Last week, my strongest gut reaction to SGU‘s episode ‘Deliverance‘ centered upon the seemingly kinder, gentler Nicholas Rush I normally love to hate. Last night, against my better judgment and geeky-routine, I watched Stargate Universe’s latest episode, ‘Twin Destinies’ live with only occasional pausing to avoid obnoxious annoying overamplified advertisements. Just doing my bit for the ratings.
To my relief, Rush returned to his old habits within the first five minutes of the episode. And before ten minutes elapsed, I had another Rush to reinforce and affirm the original one, feeding back off each other in perfect temporal synergy.
But let me step back a bit. The under-scientists report to Rush, Wray, Young and Telford that the recent battles with the drones have pushed Destiny to the brink of destruction. No redundant systems remain, no backups, no way to repair damaged systems, all appears hopeless. And in fact, Rush accuses ‘everyone’ of being defeatist. Eli throws the wrench in the monkey by proclaiming he’s found a way to dial the 9th chevron to Earth while Destiny recharges in a star. The debate rages about the ‘true’ mission of the crew (Destiny v. the 9th chevron and/or returning to Earth). Rush then becomes the defeatist profit, espousing doom and death if the crew follows Eli’s plan of hope. Young overrules all objections and orders the crew to congregate in the gateroom where the announcement will be made of the chance to return to Earth. Young allows Rush to appeal to the crew for volunteers to remain on Destiny, and he agrees to support Rush, even unto standing beside him as Rush addresses everyone.
After the first commercial break, Young presses Rush for a minimum number of volunteers to man Destiny. This becomes a key event for the rest of the episode. Their conversation is interrupted with an urgent summons from the bridge. Young and Rush arrive to discover Rush’s voice heard over the radio (assumedly from the shuttle) requesting to board Destiny. Rush finally has an intelligent conversation with someone … himself.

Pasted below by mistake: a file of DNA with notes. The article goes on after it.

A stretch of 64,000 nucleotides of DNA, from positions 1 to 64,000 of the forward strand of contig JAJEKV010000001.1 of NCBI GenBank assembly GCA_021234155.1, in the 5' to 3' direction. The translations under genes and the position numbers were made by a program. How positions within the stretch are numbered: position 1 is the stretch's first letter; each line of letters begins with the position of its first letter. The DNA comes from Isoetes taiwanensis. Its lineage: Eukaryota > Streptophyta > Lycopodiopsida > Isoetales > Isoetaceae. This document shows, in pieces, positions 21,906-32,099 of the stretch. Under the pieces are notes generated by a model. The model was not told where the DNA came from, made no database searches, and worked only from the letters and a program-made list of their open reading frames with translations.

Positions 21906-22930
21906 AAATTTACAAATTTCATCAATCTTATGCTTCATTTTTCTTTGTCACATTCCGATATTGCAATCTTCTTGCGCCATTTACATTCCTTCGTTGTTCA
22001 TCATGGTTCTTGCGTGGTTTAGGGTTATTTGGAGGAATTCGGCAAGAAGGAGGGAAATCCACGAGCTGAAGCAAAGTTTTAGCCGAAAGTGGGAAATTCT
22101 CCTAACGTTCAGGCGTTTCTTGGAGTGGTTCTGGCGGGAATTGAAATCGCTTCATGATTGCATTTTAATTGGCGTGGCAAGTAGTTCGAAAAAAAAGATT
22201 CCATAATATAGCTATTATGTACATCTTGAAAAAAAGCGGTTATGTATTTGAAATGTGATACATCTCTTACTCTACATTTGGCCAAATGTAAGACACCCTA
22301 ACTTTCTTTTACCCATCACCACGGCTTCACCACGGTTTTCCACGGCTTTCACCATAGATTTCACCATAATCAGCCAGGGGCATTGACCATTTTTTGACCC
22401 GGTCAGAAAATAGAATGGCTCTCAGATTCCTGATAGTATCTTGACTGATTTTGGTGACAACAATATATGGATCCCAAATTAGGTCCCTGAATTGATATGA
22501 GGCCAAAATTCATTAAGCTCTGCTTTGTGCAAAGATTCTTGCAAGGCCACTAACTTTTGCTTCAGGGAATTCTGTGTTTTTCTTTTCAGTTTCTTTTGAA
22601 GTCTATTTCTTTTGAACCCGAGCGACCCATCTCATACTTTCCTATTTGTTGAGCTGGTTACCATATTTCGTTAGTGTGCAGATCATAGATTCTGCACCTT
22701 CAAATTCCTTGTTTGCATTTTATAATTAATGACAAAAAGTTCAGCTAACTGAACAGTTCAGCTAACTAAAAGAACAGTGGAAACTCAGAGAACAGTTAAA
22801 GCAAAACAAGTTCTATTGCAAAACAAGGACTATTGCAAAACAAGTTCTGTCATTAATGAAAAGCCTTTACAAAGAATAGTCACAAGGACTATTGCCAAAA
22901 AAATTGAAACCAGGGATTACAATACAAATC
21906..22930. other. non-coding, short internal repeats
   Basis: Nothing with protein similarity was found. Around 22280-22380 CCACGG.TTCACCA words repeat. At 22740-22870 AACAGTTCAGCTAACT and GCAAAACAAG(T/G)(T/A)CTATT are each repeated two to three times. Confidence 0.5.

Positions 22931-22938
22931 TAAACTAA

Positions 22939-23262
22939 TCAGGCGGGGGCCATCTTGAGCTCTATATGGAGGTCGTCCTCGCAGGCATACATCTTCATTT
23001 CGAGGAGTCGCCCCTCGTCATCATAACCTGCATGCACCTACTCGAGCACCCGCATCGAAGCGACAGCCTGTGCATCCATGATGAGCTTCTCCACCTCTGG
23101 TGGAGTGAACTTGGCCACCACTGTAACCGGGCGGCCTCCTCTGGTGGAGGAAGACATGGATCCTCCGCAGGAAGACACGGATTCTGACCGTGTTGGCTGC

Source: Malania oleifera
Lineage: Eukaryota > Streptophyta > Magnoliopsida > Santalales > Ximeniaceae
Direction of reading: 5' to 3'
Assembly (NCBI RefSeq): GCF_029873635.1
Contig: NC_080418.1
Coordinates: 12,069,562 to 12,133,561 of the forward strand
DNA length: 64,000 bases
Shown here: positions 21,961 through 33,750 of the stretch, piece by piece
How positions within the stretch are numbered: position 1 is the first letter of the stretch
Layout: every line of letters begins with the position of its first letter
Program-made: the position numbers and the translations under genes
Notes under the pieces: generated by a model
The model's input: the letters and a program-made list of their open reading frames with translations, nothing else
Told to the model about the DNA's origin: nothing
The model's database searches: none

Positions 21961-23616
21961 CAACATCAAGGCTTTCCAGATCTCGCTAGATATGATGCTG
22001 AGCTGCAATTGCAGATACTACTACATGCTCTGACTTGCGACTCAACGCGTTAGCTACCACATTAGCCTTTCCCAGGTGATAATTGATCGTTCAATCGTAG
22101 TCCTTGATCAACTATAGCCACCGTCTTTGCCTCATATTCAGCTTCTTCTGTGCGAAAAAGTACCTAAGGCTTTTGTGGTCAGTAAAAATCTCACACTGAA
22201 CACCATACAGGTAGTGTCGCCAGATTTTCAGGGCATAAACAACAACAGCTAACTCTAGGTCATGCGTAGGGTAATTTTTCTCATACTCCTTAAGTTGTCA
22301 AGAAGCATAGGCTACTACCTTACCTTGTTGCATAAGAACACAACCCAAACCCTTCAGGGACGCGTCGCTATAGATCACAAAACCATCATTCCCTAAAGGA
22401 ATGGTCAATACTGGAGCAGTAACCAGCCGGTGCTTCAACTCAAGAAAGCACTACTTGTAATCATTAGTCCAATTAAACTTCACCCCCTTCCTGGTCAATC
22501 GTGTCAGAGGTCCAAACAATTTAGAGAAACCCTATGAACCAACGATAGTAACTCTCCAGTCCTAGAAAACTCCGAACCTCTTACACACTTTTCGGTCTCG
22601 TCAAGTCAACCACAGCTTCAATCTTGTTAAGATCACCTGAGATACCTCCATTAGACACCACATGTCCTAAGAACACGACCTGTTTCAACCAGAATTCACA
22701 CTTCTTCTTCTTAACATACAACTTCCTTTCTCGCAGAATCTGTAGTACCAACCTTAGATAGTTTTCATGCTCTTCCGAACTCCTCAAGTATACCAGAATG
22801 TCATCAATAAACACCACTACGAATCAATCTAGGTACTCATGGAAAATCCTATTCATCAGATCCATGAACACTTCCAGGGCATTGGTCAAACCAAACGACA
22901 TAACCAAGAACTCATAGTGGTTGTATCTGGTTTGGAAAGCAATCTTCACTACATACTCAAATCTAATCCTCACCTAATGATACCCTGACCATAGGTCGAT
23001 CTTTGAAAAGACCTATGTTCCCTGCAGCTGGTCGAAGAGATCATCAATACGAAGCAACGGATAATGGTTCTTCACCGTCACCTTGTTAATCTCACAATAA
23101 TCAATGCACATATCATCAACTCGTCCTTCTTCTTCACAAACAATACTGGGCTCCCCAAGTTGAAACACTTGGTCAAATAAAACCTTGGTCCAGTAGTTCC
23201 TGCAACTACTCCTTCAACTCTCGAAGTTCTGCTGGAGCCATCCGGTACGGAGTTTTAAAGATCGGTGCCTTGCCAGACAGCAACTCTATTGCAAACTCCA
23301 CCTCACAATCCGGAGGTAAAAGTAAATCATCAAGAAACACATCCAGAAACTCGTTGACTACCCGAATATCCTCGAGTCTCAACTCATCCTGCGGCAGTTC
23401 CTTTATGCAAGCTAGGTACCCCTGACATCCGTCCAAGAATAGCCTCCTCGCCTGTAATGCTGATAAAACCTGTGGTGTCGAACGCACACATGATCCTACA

I can’t completely keep spoilers out of this review (as noted in the last few paragraphs). Yes, time travel is involved, albeit unwittingly. It’s been ages since I watched an SG1 episode that dealt with time travel via stargate, so I’m a bit fuzzy on the physics. We’ve got at least two Destinies, two Rushes and two Telfords that we know of, and deaths occur, well, maybe (no one ever really dies in science fiction).
Telford may become another Rush-like character for me. In fact, ‘future’ Telford on Earth demanded to be connected via the ancient communication device to his ‘original’ self on the ‘original’ Destiny. That poses an interesting scenario for the stargate universe mythos. Telford vocally and militarily asserted himself, to the contradiction of Young, a number of times in this episode.
The subplot where Rush pleads for volunteers to remain on Destiny, with Young’s out-of-the-blue support, lacked punch or believability. Especially with respect to those who stepped forward as volunteers, most of whom have pressing familial ties on Earth that would pull any sane person home in a heartbeat. Clearly a ‘plot device’ as none of it mattered by the time we reached the credits.
Varro returned, briefly, but significantly, showing that the Lucian Alliance is still alive and kicking somewhere in Destiny, just below the surface.
Overall, a much improved episode from last week, clearly a four out of five stars. Only eight episodes left for SGU and Syfy announced Sunday, that starting in April, SGU will air earlier on Monday evenings, at 8:00 pm Central instead of the current later 9:00 pm Central.